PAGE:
Dr. George K. Dazey (left) with his attorney, Jerry Giesler, at the trial in which Dr. Dazey is accused of murdering his second wife, actress Doris S. Dazey, in 1935. Doris Dazey's death was originally believed to be suicide by monoxide poisoning. However, witnesses claimed that Dr. Dazey had been boasting about committing the "perfect crime" and a night watchman testified to witnessing Dazey carry a woman's body from the house to the garage on the night of the murder. Other factors complicating the trial were the paternity of Doris and George Dazey's child, Doris Dazey's possible mental illness, and false testimonies from some of the witnesses. Dr. Dazey was ultimately acquitted of the crime.
Little Tokyo in Los Angeles was dubbed "Bronzeville" during World War Two, as African American families and workers moved into the empty homes and businesses of the relocated Japanese American community.
Cowboy motion picture extra Jerome "Blackjack" Ward kisses his wife Mickey Ward during his trial for the murder of fellow extra John Ainsworth Tyacke (Johnny Tyke) in Gower Gulch. Gower Gulch is the name given to the area near the intersection of Sunset Boulevard and Gower Street where film extras hang out waiting for work; many of the nearby studios produce westerns so often actual working cowboys come here to break into the film business. Ward entered a plea of not guilty based on self defense and temporary insanity. He was ultimately set free after many witnesses attested to Tyke's violent nature.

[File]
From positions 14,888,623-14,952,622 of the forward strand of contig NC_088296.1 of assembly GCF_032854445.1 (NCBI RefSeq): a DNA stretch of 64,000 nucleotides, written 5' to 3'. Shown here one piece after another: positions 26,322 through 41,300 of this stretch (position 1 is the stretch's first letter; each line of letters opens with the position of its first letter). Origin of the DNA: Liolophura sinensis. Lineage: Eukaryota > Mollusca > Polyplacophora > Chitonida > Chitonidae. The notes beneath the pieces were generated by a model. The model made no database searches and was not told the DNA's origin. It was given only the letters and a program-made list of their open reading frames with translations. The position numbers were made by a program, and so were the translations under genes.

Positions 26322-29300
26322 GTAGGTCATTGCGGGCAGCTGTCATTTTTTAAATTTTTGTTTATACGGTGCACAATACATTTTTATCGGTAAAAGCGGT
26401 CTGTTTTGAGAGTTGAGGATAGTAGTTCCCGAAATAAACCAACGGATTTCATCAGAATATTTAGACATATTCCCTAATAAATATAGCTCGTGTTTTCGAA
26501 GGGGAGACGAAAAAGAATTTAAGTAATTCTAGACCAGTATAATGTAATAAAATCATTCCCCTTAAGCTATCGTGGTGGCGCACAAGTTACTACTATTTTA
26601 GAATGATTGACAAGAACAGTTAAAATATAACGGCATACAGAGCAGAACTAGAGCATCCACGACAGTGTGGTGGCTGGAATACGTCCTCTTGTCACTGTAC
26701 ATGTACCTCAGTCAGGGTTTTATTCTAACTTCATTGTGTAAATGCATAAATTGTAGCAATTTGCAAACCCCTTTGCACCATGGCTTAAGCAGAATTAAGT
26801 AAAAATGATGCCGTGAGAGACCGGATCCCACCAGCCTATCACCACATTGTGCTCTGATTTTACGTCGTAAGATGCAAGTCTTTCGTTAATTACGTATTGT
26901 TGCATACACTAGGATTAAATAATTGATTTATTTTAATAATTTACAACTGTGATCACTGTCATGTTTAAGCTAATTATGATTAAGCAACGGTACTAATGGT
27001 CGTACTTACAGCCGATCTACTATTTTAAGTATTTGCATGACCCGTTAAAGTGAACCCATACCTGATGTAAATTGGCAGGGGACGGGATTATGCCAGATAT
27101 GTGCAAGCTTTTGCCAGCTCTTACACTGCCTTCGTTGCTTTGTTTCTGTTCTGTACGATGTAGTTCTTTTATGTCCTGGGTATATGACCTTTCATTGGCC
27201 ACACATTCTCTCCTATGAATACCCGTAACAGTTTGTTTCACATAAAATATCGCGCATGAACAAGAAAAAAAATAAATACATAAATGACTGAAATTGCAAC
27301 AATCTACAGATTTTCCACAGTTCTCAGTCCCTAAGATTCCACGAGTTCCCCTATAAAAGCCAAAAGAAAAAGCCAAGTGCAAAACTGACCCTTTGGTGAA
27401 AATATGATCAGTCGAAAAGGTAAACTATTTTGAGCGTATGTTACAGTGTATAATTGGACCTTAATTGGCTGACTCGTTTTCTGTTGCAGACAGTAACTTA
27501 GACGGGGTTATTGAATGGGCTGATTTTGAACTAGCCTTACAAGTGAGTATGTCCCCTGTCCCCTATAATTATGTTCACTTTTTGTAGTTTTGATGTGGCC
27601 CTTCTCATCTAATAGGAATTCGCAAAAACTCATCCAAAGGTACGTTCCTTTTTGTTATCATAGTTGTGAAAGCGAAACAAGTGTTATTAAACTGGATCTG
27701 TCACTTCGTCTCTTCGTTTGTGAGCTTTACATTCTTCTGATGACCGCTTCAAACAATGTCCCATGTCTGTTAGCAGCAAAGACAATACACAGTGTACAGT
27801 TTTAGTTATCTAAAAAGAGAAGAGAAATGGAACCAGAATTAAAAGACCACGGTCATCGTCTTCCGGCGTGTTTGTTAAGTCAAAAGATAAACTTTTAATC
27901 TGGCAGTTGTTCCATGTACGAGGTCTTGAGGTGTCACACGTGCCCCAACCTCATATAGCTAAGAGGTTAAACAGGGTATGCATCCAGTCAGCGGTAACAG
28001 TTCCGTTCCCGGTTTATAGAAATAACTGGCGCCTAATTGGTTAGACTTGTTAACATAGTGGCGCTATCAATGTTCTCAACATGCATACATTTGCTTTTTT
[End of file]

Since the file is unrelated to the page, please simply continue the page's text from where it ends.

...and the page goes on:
Deputy Sheriff Bess Bailey escorts Betty Flay Hardaker through the courtroom during the inquest conducted by Deputy Coroner Frank Monfort. Mrs. Hardaker was convicted of murdering her 5 year old daugher, Geraldine Hardaker, in a Montebello park washroom. The jury convicted her of committing the crime while of unsound mind.
Charles Hardaker at the inquest for his wife, Betty Flay Hardaker, who was accused of murdering their 5 year old daugther. Charles Hardaker went before a jury and Police Judge Paul G. McIver to testify about his wife's mental state. He told of many quarrels, seperations, and suicide attempts. Betty Hardaker was convicted of murdering her 5 year old daughter, Geraldine Hardaker, in a Montebello park washroom. The jury convicted her of committing the crime while of unsound mind.